If only presidential candidates could trash the responses they think will be accepted by the majority of the voting populace and respond with the answer they accept for themselves, presidential debates would be a lot more successful in relating with voters.

Moe Naqvi is a physiological sciences freshman. He can be reached at

Laura Keslar

Enough with the parent/child dynamics

Although most of the debates are just for the cheerleaders of each party, the pundits seem to hope that they will attract and win over the swing voters to one or the other's side.

However, the debates might also drive some of the voters away from either major-party candidate.

And if President Bush and Senator Kerry continue to act like they have in the previous two debates, I am sure that there will be some voters turning to a third party candidate.

After watching last Friday's debate, both candidates need to stop acting as though they were engaged in a parent-child relationship, with Kerry being the stern, condescending parental figure trying to correct the mistakes of the petulant child Bush who needs his Ritalin.

Bush could barely hold his chair. He got up before he was called on. He interrupted Kerry from time to time. He threw a temper tantrum. In other words, he was the little boy down the street who really needed a spanking.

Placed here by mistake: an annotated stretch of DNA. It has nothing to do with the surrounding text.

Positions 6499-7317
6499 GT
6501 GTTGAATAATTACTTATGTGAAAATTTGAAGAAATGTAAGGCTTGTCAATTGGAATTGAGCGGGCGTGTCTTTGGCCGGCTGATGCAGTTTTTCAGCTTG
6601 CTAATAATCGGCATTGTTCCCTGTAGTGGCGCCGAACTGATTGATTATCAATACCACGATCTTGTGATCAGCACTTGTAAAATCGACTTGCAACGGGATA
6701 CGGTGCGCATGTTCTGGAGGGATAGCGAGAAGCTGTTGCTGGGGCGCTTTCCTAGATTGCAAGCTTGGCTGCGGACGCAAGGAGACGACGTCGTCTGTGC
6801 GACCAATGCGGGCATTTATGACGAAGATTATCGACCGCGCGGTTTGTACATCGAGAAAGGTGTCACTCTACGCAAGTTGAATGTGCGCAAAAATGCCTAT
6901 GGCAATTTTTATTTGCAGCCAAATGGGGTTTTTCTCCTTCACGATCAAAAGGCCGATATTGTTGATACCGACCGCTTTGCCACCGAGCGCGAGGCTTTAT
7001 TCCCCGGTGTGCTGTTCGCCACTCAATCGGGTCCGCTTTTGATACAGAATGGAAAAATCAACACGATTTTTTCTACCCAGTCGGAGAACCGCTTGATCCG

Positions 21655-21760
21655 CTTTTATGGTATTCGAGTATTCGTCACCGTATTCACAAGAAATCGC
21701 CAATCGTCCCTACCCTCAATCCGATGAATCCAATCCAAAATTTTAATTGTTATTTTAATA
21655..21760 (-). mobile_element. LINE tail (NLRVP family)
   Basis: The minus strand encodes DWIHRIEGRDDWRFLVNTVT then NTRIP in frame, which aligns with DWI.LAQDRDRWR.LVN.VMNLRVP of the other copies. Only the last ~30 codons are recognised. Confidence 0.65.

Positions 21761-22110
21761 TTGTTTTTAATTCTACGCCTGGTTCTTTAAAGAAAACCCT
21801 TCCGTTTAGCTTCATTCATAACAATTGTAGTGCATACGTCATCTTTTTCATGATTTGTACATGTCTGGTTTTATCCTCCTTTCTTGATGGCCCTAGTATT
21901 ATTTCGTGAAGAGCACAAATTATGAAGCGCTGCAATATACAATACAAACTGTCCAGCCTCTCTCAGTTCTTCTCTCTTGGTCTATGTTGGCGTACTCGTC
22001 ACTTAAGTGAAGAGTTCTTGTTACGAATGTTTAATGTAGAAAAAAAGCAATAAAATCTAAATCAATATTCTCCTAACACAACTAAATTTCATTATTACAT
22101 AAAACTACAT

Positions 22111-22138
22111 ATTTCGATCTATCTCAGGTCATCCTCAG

Maybe the spanking he will receive this November will be a dearth of votes for him because we need a man-not a child-in the Oval Office.

And Kerry: could any man be any more patronizing? No more than three people making more than $200,000 a year. Talk about being haughty. Keep that up and feel the wrath of the common man, Mr. Kerry.

Just as we don't need a child in the Oval Office, we really don't need a parent. What we want is a leader.

Laura Keslar is a pre-pharmacy junior. She can be reached at

Brett Barry

One's resolute, one has a "plan"

Thus far, the debates have gone rather well overall. Of course there are distortions and misstatements galore, but there has been some legitimate talk of issues. Plus, we have finally been given the opportunity to see the candidates in a more honest way with minimal "handling" guiding their statements. No longer can we say we've only seen them in loathsome and biased political ads; we've finally gotten a better portrayal of both men.

Kerry has shown the public that he really isn't the flip-flopping caricature of a candidate that the Bush camp has tried to make him out to be. As for Bush-well-he's reiterated that he's resolute, dammit! Why else would he start yelling over the moderator who is trying to ask you a question?